Catholic Women's Movement boosts the role of women in Indonesian society
Jakarta (AsiaNews) - Interior renewal to help effectively promote the role of women in Indonesian society while combatting gender disparities. According to Justina Rostiawati, chairman of the Indonesian Catholic women's Association (WKRI), this is the goal of the Catholic female organism, which met last week in Jakarta, celebrating 90 years of social work. From its outset the association has distinguished itself within the Indonesian society, for its active role in promoting the dignity of women, following the directives of Catholic doctrine.
The WKRI was born in 1924
in Yogyakarta, in central Java, thanks to the intuition of two leading figures
from the local church, the Jesuit
priest Fr. van Driesche and Mrs. RA
Soejadi Sastraningrat. The movements goal from the outset was to minimize
underdevelopment and gender issues that long forced Indonesian
women into an inferior role to their male counterparts.
One of the first initiatives was literacy programs, sewing classes and other training courses for women.
In the last few decades in Indonesia gender issues have become increasingly heated. The issue permeated discussion at the conference, which was held last week to celebrate the 90th anniversary of the association. A low key celebration, but a lot of ideas and projects to give more weight and value to the presence of women in society, a social reality that remains - in some areas and sectors - limited, if not discriminated against.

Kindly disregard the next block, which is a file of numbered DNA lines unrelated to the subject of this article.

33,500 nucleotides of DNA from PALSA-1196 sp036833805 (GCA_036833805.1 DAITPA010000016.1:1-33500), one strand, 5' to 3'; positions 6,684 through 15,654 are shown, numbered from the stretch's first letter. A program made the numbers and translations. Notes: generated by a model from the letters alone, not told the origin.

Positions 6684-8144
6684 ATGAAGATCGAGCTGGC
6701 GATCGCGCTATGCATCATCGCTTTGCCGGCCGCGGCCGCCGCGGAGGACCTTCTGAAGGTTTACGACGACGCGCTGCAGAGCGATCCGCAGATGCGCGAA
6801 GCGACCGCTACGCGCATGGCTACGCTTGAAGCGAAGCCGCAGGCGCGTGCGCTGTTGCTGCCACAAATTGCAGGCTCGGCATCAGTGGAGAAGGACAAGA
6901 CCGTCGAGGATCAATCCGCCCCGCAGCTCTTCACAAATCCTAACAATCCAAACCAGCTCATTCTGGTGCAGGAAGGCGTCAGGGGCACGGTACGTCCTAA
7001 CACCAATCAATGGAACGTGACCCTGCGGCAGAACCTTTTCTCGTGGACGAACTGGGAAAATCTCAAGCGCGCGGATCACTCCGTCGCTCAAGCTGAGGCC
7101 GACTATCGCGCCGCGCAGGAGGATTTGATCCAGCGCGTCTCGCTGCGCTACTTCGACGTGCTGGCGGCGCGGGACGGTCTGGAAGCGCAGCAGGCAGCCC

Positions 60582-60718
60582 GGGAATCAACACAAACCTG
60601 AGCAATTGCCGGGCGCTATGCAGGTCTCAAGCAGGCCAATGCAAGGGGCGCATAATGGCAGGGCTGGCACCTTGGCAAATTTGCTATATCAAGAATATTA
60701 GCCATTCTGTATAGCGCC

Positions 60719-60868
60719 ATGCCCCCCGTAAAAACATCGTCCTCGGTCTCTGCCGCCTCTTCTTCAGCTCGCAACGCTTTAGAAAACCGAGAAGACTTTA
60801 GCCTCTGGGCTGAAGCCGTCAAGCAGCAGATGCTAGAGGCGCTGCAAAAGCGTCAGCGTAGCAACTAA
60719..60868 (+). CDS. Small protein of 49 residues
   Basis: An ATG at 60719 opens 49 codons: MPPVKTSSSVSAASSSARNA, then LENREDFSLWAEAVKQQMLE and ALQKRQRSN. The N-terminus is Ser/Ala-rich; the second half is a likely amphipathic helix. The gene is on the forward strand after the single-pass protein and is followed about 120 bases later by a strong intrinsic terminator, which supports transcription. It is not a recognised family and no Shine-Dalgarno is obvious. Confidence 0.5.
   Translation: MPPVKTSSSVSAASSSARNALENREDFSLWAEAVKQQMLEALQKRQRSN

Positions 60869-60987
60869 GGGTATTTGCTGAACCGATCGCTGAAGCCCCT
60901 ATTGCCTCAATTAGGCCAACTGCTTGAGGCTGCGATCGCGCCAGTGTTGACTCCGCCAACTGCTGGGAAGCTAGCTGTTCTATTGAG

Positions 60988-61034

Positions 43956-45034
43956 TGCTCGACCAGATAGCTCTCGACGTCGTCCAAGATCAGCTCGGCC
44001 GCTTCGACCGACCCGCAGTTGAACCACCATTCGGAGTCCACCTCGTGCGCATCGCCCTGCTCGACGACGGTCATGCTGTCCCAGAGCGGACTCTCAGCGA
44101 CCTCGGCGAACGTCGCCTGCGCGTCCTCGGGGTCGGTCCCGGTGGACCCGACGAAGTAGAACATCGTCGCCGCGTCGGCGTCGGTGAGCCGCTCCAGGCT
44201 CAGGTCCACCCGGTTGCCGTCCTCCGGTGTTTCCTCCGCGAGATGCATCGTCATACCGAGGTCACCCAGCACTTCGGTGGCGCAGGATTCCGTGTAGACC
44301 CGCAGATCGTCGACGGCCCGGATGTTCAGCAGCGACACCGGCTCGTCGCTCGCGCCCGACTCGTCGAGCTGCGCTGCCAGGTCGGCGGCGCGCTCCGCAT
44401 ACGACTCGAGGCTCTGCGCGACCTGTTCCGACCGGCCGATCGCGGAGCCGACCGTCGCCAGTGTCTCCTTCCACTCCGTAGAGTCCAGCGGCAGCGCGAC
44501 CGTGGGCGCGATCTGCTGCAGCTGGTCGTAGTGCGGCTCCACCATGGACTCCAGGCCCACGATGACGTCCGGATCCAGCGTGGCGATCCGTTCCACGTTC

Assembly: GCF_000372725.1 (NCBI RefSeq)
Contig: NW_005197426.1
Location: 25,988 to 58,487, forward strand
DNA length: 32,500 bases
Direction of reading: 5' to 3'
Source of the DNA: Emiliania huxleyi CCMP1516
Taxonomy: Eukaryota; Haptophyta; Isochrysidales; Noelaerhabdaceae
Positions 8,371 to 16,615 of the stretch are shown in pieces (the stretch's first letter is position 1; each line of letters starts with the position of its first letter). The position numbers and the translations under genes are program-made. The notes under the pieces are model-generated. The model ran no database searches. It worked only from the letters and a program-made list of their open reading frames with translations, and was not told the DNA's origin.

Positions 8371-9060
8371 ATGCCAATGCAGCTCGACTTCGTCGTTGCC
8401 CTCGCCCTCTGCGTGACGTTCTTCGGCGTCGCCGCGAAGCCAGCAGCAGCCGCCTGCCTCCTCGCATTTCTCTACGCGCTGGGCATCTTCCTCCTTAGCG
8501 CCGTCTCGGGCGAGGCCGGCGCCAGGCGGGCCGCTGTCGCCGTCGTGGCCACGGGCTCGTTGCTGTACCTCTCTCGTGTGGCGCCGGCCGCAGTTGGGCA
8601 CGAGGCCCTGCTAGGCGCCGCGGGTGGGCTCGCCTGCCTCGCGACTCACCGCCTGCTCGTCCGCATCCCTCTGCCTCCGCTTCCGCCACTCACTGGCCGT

Today WKRI counts at least 86 thousand members throughout the country and is active both within the Church and in society. Rather than looking at past successes, attention is focused on the future, because as the president says much remains to be done in a "male-centric" society. Another step that needs to be taken in this mission is eliminating factors that have tarnished the association's image in the past, including the idea that some of its members are "old-fashioned, elderly and ignorant women"
Indonesia is the world's most populous Muslim nation, Christians represent 5.7 per cent of the population with Catholics just over 3.6 per cent. Catholics are an active component in society. Over the years, they have contributed to the nation's development and played a major role in emergency operations, as was the case during the devastating floods of January 2013.